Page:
Single-wall tents are as light as they come. Double-wall tents are dryer but heavier and usually take longer to set up. Double-wall tents are constructed with a breathable layer that the poles typically fit into either by sleeves or clips. Then a waterproof fly acts as a second wall. This helps to keep moisture from condensing on the inside of the tent. Single-wall tents simply use one layer of multipurpose breathable and waterproof fabric. These tend to work best in the winter when any condensation produced on the inside will simply turn to frost on the walls instead of dripping onto you and your gear. Single-wall tents, however, can successfully be used in any season.
The smaller the tent, the less fabric and fewer poles there are. Combine that with a single-wall construction and an ultra light material and you have the lightest tent possible.
One of the prime examples of this type of tent is Black Diamond's One Shot, four-season solo tent. The two and a half pole design and EPIC fabric by Nextec allows it to pack down tiny and weigh less than certain bivy sacks. Other top-of-the-line lightweight tents by Black Diamond and Bibler are also made with SilNylon fabric.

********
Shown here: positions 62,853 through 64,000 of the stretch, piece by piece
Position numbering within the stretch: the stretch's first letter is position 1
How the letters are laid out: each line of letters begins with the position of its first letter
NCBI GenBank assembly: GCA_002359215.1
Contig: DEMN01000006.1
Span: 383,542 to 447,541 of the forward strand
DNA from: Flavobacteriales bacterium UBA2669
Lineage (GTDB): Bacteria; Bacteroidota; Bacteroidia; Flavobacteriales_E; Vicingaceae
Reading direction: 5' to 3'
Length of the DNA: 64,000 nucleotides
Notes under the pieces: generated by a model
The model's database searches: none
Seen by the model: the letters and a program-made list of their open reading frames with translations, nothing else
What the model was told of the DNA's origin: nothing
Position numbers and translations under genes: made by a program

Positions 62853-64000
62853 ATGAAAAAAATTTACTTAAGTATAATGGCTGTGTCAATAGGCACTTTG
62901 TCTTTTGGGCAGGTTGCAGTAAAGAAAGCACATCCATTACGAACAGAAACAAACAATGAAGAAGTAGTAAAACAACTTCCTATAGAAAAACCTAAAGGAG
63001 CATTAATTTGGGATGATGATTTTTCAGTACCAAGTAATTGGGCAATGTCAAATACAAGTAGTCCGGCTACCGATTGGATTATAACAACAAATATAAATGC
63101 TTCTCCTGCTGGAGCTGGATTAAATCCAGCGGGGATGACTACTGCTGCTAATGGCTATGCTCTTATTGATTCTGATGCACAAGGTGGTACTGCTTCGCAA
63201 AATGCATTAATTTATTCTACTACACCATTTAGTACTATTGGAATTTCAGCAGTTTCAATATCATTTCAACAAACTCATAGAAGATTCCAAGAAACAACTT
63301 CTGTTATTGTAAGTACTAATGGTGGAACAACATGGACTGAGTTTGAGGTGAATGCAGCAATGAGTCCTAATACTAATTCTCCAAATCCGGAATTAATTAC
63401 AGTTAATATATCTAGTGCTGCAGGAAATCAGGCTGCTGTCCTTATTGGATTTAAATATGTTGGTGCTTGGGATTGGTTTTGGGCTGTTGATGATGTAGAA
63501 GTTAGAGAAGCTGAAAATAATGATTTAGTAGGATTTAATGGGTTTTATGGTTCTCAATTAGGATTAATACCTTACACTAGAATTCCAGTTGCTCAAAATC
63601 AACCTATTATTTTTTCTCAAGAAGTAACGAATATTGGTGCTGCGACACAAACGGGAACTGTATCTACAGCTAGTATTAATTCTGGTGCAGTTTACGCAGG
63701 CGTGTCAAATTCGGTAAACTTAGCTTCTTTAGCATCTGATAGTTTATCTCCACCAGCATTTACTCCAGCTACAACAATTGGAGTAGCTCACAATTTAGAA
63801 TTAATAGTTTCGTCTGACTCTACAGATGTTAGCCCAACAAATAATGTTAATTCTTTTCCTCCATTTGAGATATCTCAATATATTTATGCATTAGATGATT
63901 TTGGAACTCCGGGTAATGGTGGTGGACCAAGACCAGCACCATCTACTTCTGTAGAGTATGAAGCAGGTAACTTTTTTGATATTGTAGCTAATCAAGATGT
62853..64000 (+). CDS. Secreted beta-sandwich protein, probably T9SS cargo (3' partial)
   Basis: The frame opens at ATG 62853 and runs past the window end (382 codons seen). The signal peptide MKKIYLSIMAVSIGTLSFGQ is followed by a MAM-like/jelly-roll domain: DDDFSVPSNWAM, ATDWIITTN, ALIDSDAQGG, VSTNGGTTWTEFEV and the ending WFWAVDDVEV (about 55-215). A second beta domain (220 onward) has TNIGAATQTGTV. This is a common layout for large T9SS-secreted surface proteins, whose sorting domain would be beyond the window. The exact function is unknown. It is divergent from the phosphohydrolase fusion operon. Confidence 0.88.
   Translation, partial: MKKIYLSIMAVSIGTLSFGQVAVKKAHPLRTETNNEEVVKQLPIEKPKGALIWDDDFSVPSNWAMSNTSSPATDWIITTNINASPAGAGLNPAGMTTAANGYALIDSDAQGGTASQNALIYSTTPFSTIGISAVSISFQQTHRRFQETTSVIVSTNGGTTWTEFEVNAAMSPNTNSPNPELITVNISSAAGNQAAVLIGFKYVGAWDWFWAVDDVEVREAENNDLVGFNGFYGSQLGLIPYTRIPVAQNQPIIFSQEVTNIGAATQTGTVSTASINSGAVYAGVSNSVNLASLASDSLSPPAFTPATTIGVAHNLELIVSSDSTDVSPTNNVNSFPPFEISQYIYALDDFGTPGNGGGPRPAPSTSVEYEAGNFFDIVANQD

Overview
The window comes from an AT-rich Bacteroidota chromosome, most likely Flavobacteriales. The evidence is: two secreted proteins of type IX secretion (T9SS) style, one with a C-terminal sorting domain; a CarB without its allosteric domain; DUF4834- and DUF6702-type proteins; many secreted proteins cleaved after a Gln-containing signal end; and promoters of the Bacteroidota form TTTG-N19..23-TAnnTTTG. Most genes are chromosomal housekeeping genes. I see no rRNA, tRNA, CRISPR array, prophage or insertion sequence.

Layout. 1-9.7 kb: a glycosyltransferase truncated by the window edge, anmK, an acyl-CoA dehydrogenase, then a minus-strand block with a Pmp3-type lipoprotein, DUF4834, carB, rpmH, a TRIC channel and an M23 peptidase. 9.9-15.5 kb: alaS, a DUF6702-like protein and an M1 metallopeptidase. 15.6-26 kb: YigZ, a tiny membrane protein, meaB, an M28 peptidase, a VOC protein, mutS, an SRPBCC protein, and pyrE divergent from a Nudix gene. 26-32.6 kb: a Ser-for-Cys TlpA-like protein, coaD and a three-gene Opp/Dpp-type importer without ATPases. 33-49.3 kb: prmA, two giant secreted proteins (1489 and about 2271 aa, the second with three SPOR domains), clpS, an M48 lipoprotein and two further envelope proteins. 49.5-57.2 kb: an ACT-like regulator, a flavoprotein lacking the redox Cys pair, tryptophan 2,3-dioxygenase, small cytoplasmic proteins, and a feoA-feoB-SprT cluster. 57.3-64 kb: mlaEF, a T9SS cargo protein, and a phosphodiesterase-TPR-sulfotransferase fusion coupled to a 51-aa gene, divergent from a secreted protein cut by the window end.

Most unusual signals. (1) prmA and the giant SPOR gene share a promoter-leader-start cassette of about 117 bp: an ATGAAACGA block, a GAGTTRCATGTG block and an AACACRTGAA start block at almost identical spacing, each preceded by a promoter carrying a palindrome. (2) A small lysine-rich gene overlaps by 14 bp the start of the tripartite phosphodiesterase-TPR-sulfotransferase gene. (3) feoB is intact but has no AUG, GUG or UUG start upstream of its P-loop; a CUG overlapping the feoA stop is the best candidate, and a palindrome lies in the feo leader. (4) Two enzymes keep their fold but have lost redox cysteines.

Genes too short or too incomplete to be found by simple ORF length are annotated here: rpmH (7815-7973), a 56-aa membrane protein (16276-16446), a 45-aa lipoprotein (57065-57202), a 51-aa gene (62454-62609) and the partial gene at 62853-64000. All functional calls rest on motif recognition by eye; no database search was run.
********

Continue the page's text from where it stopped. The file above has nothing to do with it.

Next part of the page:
Other Lightweight Tent Features
Tents of the lightest weight are made with aluminum poles and usually don't have extra features like a vestibule or extra windows and doors which mean extra zippers. Many lightweight one-man tents are constructed with only one pole which means they may not be self-standing. It you are in an area where you can put stakes or anchors in the ground or snow this is not a problem, but in some cases you may have to anchor down a tent like this with rocks. A good lightweight tent is also one that packs small and comes with a stuff sack.
Compressibility and weight are both important if you want to carry the smallest and also the lightest pack. Brands such as Black Diamond Equipment, MSR, Mountain Hardwear, Marmot and The North Face all sell top-of-the-line light weight tents.
Article Written By Naomi Judd
Naomi M. Judd is a naturalist, artist and writer. Her work has been published in various literary journals, newspapers and websites. Judd holds a self-designed Bachelor of Arts in adventure writing from Plymouth State University and is earning a Master of Fine Arts in creative writing from the University of Southern Maine.